Rogue One Wins a True Fan’s Approval

The new Star Wars movie has exploded in theaters, and even with a predictable plot, it has won a true fan’s approval.

By Matthew Vidal

Rogue One has shown us that Disney is going to use Star Wars as a story telling device and not as just a mere cash cow that they can crank toys out of. The new film’s story was fresh and original and had me on the edge of my seat till the credits rolled, even though I knew how it was going to end.

The story begins with a flashback, as we see our hero, Jyn Erso (Felicity Jones), living a simple farm-girl life when the Empire comes to abduct her father Galen (Mads Mikkelsen) for his top level engineering skills, which they need to design their top secret weapon, the Death Star. Years later, Jyn is thrust into the middle of a rebellion and forms a team of creative characters to rescue her dad. But their mission is thwarted by the movie’s villain, Director Krennic (Ben Mendleson), who finds out that Galen is aiding the rebels. Galen is soon killed in rebel bombing raid, but shortly before dying he informs the rebels they must steal the Death Star plans. After an emotional speech, the team gears up for a suicide mission to steal the plans, which they barley manage to accomplish before they all die.

This movie genuinely had me in tears by the end, and that’s a testament to Disney’s storytelling and character building ability. I walked into this movie with the assumption that all these characters were going to die (none of them are in the next story), but I still cared for them; they all had a story to tell and a unique personality. Not to mention the plot had me on the edge of seat the entire film, which shocked me since I knew the rebels were going to get the Death Star plans in the end. Another thing this movie did well was create action. Since this film couldn’t rely on an epic lightsaber battle, it had to present us a new style of action, and it delivered us a more grounded feel with its fast-paced blaster battles. The action scenes in this movie made Star Wars feel more like a war.

But this movie wasn’t perfect. The major flaw of this film is the pacing. In the first hour it felt like it was introducing character after character. Some of whom played a large role, but some were just offed in the next scene. A case in point is Saw Gerrera  (Forest Whitaker). For those who don’t know, Saw Gerrera is a fan favorite from the Clone Wars TV show, and it felt like the producers wanted a famous actor like Forest Whitaker to portray a fan favorite character for fan service.  He was poorly done and messed up the pacing of the film, but this is a small nitpick on a film that was near perfect.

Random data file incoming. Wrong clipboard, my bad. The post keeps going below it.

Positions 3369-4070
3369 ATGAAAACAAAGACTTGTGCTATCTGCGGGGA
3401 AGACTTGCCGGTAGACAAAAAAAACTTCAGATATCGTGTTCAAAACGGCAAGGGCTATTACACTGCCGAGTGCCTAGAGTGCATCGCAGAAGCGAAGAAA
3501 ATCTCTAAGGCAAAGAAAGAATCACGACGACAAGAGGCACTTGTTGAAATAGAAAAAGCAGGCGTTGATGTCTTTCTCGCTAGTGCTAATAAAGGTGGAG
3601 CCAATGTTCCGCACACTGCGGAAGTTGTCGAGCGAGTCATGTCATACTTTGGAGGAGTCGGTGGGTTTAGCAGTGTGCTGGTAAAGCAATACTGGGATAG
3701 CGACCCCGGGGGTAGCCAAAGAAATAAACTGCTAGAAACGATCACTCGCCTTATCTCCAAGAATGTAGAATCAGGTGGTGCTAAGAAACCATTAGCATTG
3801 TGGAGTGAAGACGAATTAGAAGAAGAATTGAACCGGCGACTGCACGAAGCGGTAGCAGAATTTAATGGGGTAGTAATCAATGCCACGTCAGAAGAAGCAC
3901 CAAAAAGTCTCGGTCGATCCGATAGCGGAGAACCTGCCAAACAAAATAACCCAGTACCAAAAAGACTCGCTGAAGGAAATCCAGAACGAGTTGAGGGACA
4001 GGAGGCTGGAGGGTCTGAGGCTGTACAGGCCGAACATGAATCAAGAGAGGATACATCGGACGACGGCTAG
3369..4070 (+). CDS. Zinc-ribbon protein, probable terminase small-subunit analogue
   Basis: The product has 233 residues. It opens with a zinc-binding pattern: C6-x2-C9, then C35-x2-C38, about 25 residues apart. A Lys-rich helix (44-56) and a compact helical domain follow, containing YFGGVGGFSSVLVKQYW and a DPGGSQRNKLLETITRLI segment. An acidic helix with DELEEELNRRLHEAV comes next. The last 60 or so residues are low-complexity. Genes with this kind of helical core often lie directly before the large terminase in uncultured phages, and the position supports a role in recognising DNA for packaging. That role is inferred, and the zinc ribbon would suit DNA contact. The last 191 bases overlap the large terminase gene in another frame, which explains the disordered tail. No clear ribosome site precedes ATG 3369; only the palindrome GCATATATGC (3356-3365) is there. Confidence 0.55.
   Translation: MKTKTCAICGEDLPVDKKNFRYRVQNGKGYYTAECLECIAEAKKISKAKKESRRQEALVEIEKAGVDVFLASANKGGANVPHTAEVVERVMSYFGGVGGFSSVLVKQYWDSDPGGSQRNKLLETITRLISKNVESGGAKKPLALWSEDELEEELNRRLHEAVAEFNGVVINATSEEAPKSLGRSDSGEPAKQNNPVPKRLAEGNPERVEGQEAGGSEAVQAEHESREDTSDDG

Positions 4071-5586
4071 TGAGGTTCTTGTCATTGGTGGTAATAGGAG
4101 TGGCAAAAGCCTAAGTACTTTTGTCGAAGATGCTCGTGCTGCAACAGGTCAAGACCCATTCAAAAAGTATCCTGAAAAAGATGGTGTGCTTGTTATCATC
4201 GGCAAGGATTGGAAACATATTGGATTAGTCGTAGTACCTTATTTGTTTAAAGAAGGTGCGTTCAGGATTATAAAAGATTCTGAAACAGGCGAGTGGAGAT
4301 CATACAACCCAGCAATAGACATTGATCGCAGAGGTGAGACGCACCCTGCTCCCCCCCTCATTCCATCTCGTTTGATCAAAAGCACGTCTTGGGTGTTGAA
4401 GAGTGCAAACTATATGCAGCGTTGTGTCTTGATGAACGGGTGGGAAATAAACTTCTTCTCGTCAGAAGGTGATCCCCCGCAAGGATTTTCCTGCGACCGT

Rogue One is also full of cameos and references to A New Hope, but these were all done and with extreme care, and this proves to me that these films are made with love, which as a true Star Wars fan that makes me feel good. Plus, I counted at least twenty in-jokes and cameos that the true fan will appreciate. The most notable cameo this film used, though, is Peter Cushing as Grand Moff Tarkin. Peter Cushing played this character back in 1977 with the first Star Wars film, but he passed on in 1994. By using the same CGI effect that brought Paul Walker back from the dead to finish the Fast and Furious movies, Disney has brought back a man who has been dead for twenty-two years to play not just a small cameo, but to take the spot of the secondary villain of the film. Seriously, he’s in about four scenes of the film, and that’s saying something because Darth Vader is only in two! They also used an effect to make Carrie Fisher young again to play Princess Leia at the very end of the film.

All in all, Rogue One is a great adventure/war film, but even more so it’s an amazing Star Wars film. I give it nine out of ten Cobblers. The film is one with the Force and the Force is with it.

mini-cobbler-redmini-cobbler-redmini-cobbler-redmini-cobbler-redmini-cobbler-redmini-cobbler-redmini-cobbler-redmini-cobbler-redmini-cobbler-redmini-cobbler-grey

Leave a Reply

Fill in your details below or click an icon to log in:

WordPress.com Logo

You are commenting using your WordPress.com account. Log Out / Change )

Twitter picture

You are commenting using your Twitter account. Log Out / Change )

Facebook photo

You are commenting using your Facebook account. Log Out / Change )

Google+ photo

You are commenting using your Google+ account. Log Out / Change )

Connecting to %s